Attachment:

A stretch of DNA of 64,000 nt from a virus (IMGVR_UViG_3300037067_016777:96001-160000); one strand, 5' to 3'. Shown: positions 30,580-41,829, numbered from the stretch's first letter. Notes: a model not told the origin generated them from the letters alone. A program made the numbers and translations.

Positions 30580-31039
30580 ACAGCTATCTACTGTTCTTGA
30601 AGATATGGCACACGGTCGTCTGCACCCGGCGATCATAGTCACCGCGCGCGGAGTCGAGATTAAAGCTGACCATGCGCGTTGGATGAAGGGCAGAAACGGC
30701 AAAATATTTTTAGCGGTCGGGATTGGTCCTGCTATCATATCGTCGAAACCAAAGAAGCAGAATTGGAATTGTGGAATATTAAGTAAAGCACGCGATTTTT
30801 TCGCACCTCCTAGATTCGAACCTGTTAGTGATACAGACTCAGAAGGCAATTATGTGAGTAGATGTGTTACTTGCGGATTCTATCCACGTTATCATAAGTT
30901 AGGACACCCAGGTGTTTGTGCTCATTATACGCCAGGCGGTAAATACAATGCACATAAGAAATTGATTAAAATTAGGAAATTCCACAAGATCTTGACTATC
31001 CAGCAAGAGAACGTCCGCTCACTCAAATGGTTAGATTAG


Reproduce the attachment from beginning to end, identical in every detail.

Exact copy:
A stretch of DNA of 64,000 nt from a virus (IMGVR_UViG_3300037067_016777:96001-160000); one strand, 5' to 3'. Shown: positions 30,580-41,829, numbered from the stretch's first letter. Notes: a model not told the origin generated them from the letters alone. A program made the numbers and translations.

Positions 30580-31039
30580 ACAGCTATCTACTGTTCTTGA
30601 AGATATGGCACACGGTCGTCTGCACCCGGCGATCATAGTCACCGCGCGCGGAGTCGAGATTAAAGCTGACCATGCGCGTTGGATGAAGGGCAGAAACGGC
30701 AAAATATTTTTAGCGGTCGGGATTGGTCCTGCTATCATATCGTCGAAACCAAAGAAGCAGAATTGGAATTGTGGAATATTAAGTAAAGCACGCGATTTTT
30801 TCGCACCTCCTAGATTCGAACCTGTTAGTGATACAGACTCAGAAGGCAATTATGTGAGTAGATGTGTTACTTGCGGATTCTATCCACGTTATCATAAGTT
30901 AGGACACCCAGGTGTTTGTGCTCATTATACGCCAGGCGGTAAATACAATGCACATAAGAAATTGATTAAAATTAGGAAATTCCACAAGATCTTGACTATC
31001 CAGCAAGAGAACGTCCGCTCACTCAAATGGTTAGATTAG